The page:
Leonard has a small native plant garden. Grasses, Leonard’s passion, dominate the plot, along with a few wildflowers. Native California poppies also grow in profusion. A few days ago when Leonard went out to weed he unexpectedly disturbed a Nuttall’s cottontail (Sylvilagus nuttalli) nest. As he picked weeds five tiny cottontail rabbits suddenly scattered from a thick clump of prairie Junegrass. The little rabbits ran in all directions. Leonard immediately left the area so the baby rabbits could return to the nest. After several days we concluded that the nest was empty and found it amid the tall grass.
Nuttall’s cottontails build a cup-like cavity lined with fur and dried grass hidden amid grasses or other thick vegetation. Four to six kits are born after a gestation of 28 to 30 days. The babies are born naked with closed eyes and are completely dependent on the parents. After about a month the young cottontails are independent.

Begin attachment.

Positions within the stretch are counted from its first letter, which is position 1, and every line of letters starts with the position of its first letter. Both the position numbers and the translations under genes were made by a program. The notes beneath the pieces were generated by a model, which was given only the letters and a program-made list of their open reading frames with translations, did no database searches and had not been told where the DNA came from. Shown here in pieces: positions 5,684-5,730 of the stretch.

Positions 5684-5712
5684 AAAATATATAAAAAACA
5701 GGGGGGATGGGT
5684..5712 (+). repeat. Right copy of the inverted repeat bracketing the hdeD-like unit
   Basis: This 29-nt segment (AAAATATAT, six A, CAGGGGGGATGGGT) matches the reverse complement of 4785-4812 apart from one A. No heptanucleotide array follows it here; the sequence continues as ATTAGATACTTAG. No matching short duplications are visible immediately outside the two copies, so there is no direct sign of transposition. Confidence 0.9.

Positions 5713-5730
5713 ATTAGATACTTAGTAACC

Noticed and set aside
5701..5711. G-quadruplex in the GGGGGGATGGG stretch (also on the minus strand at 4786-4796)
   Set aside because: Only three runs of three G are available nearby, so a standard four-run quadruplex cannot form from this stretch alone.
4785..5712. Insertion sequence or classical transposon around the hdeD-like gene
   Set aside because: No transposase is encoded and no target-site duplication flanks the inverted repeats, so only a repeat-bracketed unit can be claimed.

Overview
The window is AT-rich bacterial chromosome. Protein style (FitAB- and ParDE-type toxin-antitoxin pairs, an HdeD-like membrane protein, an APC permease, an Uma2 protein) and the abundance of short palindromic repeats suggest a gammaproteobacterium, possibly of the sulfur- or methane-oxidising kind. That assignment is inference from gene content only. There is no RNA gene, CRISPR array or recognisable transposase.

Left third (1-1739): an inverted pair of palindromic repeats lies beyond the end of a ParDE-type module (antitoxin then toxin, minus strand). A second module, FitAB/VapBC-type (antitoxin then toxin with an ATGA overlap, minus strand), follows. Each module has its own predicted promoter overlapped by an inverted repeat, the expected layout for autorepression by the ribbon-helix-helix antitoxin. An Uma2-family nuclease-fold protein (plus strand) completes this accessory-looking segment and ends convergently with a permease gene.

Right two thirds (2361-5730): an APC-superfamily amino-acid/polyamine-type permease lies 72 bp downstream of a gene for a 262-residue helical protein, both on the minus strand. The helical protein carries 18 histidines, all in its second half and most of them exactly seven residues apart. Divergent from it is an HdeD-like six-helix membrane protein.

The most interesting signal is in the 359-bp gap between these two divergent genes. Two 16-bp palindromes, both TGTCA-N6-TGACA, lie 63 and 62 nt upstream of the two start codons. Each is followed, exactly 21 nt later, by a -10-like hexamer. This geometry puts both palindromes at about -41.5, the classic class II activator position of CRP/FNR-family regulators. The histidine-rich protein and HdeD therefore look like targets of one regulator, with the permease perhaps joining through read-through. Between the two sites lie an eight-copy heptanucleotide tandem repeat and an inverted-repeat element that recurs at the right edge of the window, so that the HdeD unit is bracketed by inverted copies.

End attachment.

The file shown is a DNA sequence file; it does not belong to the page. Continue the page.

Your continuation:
Leonard and I know where three of the cottontails in that litter are: one lives under our back deck, one stays under a bunkhouse close to the house and a third seems to prefer a dense clump of spirea in the front yard. An adult also moves around near the house and appears to reside in a lead plant fence row along the driveway. Nuttall’s cottontails feed and are most active primarily at dawn and dusk (crepuscular). Every morning and evening Leonard and I enjoy watching the young cottontails eat and romp in the yard. Grasses are the preferred food of cottontails, however, our little visitors adore the abundant dandelion leaves and stems that pass for our yard.
The pictured cottontail is the one that lives under my back deck (Lookout Ca/Modoc County). I love to watch it from the kitchen window.